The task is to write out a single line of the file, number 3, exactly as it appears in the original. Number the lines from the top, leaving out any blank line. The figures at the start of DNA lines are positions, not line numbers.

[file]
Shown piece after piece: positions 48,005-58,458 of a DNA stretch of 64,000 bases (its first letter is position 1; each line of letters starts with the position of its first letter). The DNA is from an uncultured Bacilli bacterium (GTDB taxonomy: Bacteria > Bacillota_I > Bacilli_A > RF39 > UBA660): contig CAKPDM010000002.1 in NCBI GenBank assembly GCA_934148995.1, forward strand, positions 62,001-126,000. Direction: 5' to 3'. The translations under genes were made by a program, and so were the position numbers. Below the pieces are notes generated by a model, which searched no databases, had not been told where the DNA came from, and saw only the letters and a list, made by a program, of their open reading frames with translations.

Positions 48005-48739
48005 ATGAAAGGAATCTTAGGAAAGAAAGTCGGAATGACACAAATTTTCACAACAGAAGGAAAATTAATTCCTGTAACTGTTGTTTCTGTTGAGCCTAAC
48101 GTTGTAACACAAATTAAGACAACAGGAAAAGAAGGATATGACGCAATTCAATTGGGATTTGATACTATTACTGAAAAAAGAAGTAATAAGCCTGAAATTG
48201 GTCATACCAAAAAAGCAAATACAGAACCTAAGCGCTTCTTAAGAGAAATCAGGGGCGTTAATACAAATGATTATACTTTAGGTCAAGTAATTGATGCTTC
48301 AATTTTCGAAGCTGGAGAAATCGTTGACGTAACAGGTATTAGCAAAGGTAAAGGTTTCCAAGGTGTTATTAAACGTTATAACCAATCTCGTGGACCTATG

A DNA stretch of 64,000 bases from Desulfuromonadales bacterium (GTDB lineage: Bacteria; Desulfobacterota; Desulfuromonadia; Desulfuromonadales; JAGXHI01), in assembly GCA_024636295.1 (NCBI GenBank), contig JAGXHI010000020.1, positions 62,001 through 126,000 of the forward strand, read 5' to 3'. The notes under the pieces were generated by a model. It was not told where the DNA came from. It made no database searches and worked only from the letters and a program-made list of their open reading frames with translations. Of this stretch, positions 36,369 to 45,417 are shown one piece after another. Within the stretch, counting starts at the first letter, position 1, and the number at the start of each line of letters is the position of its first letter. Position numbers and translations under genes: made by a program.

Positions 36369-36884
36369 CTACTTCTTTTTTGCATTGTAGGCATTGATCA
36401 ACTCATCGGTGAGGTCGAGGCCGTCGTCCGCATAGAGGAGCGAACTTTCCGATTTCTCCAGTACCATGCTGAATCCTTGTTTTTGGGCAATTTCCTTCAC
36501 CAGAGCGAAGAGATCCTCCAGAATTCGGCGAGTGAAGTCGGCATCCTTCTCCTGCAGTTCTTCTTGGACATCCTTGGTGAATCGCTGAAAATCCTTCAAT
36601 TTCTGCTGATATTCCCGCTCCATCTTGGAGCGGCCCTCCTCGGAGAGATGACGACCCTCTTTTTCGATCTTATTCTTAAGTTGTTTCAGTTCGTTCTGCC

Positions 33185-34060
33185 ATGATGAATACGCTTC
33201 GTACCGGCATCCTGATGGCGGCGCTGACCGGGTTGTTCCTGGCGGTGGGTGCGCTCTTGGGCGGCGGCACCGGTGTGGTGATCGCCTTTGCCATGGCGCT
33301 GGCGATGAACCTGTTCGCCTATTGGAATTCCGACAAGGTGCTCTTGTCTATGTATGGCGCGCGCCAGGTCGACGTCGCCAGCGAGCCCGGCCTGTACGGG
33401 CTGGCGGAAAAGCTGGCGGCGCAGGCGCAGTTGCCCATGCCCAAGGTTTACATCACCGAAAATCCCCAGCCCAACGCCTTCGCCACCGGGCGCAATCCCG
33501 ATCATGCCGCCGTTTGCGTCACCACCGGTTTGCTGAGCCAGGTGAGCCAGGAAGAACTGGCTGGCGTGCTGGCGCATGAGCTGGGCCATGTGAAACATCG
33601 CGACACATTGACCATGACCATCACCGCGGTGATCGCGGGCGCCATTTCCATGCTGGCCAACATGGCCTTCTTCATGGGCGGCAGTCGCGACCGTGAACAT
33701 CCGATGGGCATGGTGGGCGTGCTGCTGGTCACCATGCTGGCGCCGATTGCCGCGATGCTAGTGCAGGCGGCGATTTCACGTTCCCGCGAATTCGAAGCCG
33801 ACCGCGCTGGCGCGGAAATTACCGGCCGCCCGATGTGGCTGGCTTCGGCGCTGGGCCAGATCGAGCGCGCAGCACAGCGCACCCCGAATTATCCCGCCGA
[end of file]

48005 ATGAAAGGAATCTTAGGAAAGAAAGTCGGAATGACACAAATTTTCACAACAGAAGGAAAATTAATTCCTGTAACTGTTGTTTCTGTTGAGCCTAAC